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Kobo Writing Life Podcast


The Kobo Writing Life Podcast brings you insights and inspiration for growing your self-publishing business. We feature interviews with bestselling authors and industry experts, who share practical advice you can use to improve your writing and sell more books. Hosted by KWL's very own Chrissy Munroe and Stephanie McGrath, you'll also get the latest news and updates about Kobo and the KWL platform. Self-publish today at www.kobo.com/writinglife

Jun 7, 2016

Nathan Maharaj, Kobo’s Director of Merchandising, interviews Tom Vanderbilt, the best-selling author of Traffic: Why We Drive the Way We Do, about his latest book You May Also Like: Taste in an Age of Endless Choice which is an interesting exploration of our personal tastes and what it says about us.

During the interview, Nathan and Tom discuss:

  • The role that red pants came to play in Tom’s book when he was living in Madrid and how that relates to the “mere exposure” effect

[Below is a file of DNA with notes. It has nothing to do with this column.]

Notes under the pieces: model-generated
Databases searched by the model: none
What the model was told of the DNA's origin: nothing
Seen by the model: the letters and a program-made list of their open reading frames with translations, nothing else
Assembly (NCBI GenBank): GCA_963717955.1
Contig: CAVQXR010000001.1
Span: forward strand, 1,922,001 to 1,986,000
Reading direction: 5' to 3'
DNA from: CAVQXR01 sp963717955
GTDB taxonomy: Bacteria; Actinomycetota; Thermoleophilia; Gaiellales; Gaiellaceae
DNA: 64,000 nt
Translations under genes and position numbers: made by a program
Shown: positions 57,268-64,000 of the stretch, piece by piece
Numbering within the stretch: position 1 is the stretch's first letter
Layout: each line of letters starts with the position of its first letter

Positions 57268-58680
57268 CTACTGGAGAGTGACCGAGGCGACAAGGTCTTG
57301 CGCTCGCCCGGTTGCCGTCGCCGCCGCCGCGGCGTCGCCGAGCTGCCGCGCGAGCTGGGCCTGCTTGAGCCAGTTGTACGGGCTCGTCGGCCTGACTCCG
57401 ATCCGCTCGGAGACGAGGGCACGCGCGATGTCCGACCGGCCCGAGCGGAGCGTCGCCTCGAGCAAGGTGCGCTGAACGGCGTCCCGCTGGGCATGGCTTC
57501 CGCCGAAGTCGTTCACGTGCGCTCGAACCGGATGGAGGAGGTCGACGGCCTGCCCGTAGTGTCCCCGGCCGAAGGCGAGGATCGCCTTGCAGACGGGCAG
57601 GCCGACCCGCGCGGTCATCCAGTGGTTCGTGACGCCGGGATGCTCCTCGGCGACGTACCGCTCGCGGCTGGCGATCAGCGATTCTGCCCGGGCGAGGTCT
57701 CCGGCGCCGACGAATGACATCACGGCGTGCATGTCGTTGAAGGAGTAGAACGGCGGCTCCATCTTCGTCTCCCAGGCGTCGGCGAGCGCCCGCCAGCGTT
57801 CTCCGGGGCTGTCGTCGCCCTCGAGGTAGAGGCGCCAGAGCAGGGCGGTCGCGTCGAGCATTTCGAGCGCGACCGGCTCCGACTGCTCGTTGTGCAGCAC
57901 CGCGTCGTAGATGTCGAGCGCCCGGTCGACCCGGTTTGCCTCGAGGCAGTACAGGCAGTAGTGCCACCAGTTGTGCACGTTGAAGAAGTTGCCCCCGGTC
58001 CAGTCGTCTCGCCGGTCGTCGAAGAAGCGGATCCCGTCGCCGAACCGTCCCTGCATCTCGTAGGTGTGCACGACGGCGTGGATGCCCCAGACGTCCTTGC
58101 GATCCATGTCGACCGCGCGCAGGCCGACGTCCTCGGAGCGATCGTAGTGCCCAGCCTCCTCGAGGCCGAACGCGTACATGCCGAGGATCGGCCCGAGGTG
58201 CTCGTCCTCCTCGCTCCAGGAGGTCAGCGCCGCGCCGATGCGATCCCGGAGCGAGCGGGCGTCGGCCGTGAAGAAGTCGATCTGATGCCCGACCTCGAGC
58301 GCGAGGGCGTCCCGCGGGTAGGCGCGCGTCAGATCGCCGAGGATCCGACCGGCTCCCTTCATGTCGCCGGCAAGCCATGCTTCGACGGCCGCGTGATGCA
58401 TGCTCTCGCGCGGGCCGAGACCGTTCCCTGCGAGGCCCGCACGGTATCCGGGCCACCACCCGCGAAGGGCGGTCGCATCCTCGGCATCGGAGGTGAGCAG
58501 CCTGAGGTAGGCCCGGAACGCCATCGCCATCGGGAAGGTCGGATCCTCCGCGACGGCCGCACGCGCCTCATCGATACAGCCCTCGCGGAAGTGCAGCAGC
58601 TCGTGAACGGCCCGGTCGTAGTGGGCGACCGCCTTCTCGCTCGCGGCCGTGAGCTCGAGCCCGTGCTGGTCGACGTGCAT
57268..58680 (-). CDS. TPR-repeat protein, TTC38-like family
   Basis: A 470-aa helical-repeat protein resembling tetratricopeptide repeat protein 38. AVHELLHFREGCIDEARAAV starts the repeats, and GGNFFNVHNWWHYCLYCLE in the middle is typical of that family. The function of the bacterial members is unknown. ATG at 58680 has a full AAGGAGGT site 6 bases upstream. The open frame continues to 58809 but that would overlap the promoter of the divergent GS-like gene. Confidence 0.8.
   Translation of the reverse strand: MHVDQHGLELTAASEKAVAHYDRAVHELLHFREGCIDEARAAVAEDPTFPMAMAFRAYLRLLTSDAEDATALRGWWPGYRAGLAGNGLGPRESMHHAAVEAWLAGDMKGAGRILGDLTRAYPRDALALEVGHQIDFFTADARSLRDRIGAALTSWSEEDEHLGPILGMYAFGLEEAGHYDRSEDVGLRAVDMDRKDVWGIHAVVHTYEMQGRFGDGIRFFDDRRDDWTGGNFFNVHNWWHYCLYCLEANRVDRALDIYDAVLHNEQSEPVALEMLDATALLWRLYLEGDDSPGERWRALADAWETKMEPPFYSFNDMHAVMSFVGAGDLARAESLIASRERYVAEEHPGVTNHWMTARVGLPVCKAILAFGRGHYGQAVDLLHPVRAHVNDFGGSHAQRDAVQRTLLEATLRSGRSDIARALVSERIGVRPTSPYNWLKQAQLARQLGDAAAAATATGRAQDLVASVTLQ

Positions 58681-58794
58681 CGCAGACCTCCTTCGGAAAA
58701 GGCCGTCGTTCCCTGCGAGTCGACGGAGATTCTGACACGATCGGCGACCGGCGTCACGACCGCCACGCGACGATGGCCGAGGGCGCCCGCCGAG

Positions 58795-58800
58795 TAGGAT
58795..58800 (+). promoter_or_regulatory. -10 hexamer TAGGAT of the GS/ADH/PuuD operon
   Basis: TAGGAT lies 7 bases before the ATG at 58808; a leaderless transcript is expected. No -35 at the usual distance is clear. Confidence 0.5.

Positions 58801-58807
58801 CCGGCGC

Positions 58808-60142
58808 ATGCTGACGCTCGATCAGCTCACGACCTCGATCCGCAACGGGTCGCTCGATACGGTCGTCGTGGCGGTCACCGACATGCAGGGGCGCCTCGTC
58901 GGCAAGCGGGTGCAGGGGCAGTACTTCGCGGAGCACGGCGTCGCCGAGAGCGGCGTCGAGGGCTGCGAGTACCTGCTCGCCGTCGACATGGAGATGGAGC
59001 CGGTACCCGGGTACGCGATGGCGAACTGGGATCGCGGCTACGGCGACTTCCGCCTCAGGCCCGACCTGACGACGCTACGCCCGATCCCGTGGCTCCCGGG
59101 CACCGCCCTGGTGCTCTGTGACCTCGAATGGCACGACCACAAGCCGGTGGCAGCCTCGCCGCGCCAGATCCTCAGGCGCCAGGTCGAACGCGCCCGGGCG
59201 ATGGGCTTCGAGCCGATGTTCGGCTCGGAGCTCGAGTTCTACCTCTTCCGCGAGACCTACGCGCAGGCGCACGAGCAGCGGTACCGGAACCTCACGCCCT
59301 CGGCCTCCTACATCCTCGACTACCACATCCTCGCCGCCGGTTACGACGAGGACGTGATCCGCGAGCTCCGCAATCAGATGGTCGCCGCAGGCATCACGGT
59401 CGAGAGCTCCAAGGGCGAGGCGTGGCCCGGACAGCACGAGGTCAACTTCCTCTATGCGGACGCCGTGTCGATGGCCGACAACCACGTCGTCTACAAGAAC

• The role of context in how we experience things
  • The language element involved in a dining experience (and a callout to Dan Jurafsy’s book The Language of Food: A Linguist Reads the Menu
  • The effect by which the guided “headphone” tour through an art museum can alter the user’s experience within a gallery, including the cognitive tunneling that can occur
  • A unique book that was created with a built in camera and facial recognition software entitled The Cover That Judges You that was designed to only open if the person looking at the cover displayed a completely neutral face.
  • The effect on social liking and music, musical tastes, how the long tail got longer and how popularity has gotten more hierarchical rather than less so
  • The phenomenon of “guilty pleasures” and the difference between guilt and shame
  • How taste can be a more taboo subject than sex or money
  • The idea of not trusting the “easy like”
  • The interesting juxtaposition between “freedom of choice” and “freedom from choice”

KWL Director Mark Lefebvre then speaks about the concept of reviews and refers to something Tom mentioned in the interview regarding how both five star and one star reviews are sometimes interpreted by consumers and the importance of having a wide spread of reviews to make the product reviews seem more “natural”

 

OTHER LINKS OF INTEREST:

Tom Vanderbilt's website

Tom Vanderbilt on Twitter